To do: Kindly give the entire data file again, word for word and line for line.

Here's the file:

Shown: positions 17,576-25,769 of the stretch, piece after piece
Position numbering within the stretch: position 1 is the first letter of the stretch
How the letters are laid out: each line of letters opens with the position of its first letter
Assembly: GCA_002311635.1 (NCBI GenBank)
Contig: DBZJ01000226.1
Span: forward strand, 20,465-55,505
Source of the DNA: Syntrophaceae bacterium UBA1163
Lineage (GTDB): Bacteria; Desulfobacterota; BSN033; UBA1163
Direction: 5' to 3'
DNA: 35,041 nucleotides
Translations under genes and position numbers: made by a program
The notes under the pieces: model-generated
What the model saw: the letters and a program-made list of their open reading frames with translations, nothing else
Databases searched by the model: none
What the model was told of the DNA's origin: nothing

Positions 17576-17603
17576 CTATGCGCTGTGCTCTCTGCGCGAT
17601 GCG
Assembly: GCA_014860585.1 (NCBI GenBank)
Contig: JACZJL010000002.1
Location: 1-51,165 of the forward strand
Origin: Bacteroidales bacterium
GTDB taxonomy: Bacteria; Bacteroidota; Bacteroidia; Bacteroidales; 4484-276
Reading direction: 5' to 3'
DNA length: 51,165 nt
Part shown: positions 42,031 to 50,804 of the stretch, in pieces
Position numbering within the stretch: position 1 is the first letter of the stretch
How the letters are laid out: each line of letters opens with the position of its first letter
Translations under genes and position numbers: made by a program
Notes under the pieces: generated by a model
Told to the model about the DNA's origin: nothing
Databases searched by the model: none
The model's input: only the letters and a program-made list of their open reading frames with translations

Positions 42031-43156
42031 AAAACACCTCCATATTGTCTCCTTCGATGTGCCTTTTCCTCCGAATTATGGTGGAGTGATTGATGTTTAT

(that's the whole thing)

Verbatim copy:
Shown: positions 17,576-25,769 of the stretch, piece after piece
Position numbering within the stretch: position 1 is the first letter of the stretch
How the letters are laid out: each line of letters opens with the position of its first letter
Assembly: GCA_002311635.1 (NCBI GenBank)
Contig: DBZJ01000226.1
Span: forward strand, 20,465-55,505
Source of the DNA: Syntrophaceae bacterium UBA1163
Lineage (GTDB): Bacteria; Desulfobacterota; BSN033; UBA1163
Direction: 5' to 3'
DNA: 35,041 nucleotides
Translations under genes and position numbers: made by a program
The notes under the pieces: model-generated
What the model saw: the letters and a program-made list of their open reading frames with translations, nothing else
Databases searched by the model: none
What the model was told of the DNA's origin: nothing

Positions 17576-17603
17576 CTATGCGCTGTGCTCTCTGCGCGAT
17601 GCG
Assembly: GCA_014860585.1 (NCBI GenBank)
Contig: JACZJL010000002.1
Location: 1-51,165 of the forward strand
Origin: Bacteroidales bacterium
GTDB taxonomy: Bacteria; Bacteroidota; Bacteroidia; Bacteroidales; 4484-276
Reading direction: 5' to 3'
DNA length: 51,165 nt
Part shown: positions 42,031 to 50,804 of the stretch, in pieces
Position numbering within the stretch: position 1 is the first letter of the stretch
How the letters are laid out: each line of letters opens with the position of its first letter
Translations under genes and position numbers: made by a program
Notes under the pieces: generated by a model
Told to the model about the DNA's origin: nothing
Databases searched by the model: none
The model's input: only the letters and a program-made list of their open reading frames with translations

Positions 42031-43156
42031 AAAACACCTCCATATTGTCTCCTTCGATGTGCCTTTTCCTCCGAATTATGGTGGAGTGATTGATGTTTAT